• Businesses and public transportation are continuing to operate; however, there is heavy traffic headed toward the borders.
  • U.S. citizens who decide to remain in Ukraine and do not depart immediately (as advised) should complete this online form from the U.S. Department of State. U.S. citizens in Ukraine should be aware that the U.S. government will not be able to evacuate U.S. citizens in the event of Russian military action anywhere in Ukraine.

Aires and our service partners are here to support you and your employees. Please let us know if you need support and we will do everything in our power to assist.

Country-Specific Resources for Land Travel

Poland: Please call +48 22 504 2784 or +48 22 504 2000 (Embassy Warsaw), or +48 12 424 5100 (Consulate General Krakow), or email or for further information. The U.S. Embassy and Consulate in Poland’s website includes information on entry and exit requirements.

Romania: Please call +40 41 270 6000 or email for further information. The Romanian Border Police’s website also provides relevant information. The U.S. Embassy in Romania’s website describes entry and exit requirements (located under the header “Entry and Exit Requirements”).

Hungary: Please contact +36 1 475 4400 by phone or by email for further information. The Hungarian Police’s website provides relevant information. The U.S. Embassy in Hungary’s website describes entry and exit requirements (located under the header “Entry and Exit Requirement”).

Slovakia: A list of open border crossings is on the U.S. Embassy in Bratislava’s website. Please call +421 2 5443 0861 or +421 903 703 666 by phone or email for further information. The U.S. Embassy in Slovakia’s website describes entry and exit requirements (located under the header “Entry and Exit Requirements”) in more detail.

Moldova: Those traveling to Moldova by land from Ukraine should avoid the Transnistria region and cross into Moldova either to the north or south of the region. Please contact +373 2240 8300 by phone or by email for further information. Travelers should not enter Moldova through the breakaway region of Transnistria, where the U.S. Embassy has limited access and cannot provide the full range of assistance to U.S. citizens. Travelers should note the Chisinau-Odesa train goes through Transnistria as well. More information on Transnistria can be found here. The Moldovan Border Police’s website provides relevant information (in Romanian). The U.S. Embassy in Moldova’s COVID-19 website describes entry and exit requirements in full under the header “Entry and Exit Requirements.”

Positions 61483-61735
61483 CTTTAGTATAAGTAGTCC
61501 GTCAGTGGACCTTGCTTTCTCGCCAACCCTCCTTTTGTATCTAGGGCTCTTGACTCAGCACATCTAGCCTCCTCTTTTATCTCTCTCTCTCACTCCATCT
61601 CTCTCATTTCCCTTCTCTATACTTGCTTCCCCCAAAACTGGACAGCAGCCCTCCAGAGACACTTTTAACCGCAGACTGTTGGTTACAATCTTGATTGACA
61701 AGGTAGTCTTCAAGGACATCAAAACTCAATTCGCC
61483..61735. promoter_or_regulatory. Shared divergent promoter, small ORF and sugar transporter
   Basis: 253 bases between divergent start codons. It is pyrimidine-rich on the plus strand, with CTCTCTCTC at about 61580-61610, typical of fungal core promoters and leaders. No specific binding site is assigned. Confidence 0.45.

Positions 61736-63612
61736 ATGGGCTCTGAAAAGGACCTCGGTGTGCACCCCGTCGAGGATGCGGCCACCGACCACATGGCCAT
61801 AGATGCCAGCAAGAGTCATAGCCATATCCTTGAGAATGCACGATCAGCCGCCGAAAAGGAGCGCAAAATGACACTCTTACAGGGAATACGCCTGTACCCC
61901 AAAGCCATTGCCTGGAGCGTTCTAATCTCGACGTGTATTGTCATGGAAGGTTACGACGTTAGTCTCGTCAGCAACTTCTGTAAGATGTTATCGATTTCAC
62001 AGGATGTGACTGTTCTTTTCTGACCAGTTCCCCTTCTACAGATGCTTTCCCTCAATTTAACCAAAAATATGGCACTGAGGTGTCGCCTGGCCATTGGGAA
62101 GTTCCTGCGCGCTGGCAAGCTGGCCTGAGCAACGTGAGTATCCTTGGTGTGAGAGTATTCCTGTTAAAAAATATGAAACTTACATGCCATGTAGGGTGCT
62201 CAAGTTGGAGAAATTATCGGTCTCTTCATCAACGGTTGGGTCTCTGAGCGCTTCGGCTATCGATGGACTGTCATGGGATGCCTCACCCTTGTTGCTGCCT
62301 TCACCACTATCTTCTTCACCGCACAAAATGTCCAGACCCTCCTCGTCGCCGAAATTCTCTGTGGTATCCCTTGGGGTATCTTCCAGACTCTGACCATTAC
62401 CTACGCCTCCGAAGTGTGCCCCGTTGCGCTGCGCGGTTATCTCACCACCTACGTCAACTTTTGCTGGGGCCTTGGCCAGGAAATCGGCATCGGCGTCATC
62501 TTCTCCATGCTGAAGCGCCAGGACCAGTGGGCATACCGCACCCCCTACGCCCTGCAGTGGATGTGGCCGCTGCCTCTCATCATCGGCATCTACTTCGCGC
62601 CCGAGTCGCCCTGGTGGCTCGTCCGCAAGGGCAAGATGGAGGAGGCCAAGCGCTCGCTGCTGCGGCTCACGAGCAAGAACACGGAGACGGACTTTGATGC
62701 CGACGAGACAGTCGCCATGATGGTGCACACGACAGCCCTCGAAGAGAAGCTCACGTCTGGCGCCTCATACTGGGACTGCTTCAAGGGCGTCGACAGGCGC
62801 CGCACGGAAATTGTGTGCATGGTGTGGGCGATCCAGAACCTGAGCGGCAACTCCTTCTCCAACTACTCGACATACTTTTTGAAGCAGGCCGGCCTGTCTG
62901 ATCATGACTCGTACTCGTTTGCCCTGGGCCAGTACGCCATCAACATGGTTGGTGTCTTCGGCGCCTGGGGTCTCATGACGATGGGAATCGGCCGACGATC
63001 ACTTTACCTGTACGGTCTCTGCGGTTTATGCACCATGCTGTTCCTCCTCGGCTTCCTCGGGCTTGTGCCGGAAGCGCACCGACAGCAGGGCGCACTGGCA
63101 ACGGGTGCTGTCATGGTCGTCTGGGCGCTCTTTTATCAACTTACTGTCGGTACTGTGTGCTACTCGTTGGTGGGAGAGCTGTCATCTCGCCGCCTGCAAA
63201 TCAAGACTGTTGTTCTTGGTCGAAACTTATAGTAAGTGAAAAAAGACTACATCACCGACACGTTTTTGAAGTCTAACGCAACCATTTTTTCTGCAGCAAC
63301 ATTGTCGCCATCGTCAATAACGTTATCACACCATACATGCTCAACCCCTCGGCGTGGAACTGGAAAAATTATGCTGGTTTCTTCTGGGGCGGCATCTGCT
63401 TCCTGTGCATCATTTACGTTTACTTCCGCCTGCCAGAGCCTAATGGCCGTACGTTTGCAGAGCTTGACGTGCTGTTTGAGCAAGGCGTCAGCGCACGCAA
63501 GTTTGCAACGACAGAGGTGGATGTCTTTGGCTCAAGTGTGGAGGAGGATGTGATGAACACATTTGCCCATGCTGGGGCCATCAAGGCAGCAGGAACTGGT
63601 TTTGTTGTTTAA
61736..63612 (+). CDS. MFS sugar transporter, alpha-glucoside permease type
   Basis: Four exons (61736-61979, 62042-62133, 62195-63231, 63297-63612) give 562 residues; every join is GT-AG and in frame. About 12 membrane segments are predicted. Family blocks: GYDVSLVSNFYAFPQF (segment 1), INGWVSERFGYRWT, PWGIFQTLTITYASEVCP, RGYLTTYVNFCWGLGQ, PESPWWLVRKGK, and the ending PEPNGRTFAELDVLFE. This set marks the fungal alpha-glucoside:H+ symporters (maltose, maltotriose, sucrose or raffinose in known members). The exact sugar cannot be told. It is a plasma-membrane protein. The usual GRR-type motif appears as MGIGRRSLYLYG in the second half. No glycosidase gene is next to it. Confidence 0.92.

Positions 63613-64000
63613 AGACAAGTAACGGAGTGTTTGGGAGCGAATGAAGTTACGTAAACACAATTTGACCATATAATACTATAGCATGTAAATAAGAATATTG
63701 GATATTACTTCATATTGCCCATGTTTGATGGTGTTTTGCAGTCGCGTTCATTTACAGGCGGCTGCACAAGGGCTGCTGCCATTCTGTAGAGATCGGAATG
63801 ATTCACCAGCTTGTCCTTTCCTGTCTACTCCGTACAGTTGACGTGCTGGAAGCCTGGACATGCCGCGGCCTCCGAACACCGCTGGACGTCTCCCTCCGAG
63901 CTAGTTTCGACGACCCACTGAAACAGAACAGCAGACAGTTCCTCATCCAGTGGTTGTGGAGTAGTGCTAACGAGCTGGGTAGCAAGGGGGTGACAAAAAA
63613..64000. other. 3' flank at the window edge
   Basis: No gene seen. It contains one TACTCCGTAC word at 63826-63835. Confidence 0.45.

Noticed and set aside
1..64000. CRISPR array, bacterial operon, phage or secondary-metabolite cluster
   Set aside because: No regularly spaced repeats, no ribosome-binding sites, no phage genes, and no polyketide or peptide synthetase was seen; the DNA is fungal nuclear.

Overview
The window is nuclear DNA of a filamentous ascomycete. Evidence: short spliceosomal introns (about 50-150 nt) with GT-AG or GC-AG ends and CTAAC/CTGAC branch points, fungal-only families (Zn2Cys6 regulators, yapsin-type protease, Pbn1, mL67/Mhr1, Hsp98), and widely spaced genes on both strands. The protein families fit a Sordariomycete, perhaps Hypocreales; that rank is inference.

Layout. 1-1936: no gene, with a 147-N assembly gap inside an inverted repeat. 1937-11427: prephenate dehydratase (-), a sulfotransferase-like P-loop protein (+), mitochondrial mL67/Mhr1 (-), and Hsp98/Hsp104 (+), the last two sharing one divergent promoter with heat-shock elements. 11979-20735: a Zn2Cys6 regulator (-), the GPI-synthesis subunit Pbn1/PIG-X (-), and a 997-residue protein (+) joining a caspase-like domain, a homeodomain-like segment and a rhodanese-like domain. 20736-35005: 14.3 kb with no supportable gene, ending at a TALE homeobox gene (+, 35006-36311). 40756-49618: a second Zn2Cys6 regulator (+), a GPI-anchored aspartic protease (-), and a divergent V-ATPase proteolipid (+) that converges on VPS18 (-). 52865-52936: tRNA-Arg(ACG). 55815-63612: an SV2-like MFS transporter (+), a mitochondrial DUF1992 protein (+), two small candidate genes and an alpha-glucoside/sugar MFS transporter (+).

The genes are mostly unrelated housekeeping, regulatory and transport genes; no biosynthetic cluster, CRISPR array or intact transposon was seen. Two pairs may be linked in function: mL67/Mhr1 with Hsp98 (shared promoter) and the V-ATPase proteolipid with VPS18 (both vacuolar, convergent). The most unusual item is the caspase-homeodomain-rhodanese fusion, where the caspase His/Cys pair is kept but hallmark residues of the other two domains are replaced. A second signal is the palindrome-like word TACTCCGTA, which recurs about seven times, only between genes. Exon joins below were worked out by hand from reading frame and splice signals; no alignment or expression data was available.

How to Help – On-the-Ground Aid Organizations

There are many organizations on the ground in Ukraine working to provide relief and aid during this crisis. While not an exhaustive list, we have provided information on several organizations diligently working to provide support.

  • Ukrainian Red Cross: This organization works to collect blood donations and provide emergency services. Donations can be made, and additional information is available, at this website.
  • Razom for Ukraine: Razom Emergency Response was created to provide urgent help and support in Ukraine. Started in 2013, the organization fundraises for emergency needs in Ukraine, partnering with in-country and international support organizations. The organization purchases and delivers essential equipment and goods, translates documents, and shares vital information during crisis in Ukraine. You can donate to Razom through this link.
  • CARE Ukraine Crisis Fund: CARE is providing humanitarian aid in Ukraine. Donations will provide food, water, and hygiene kits to those most vulnerable in Ukraine.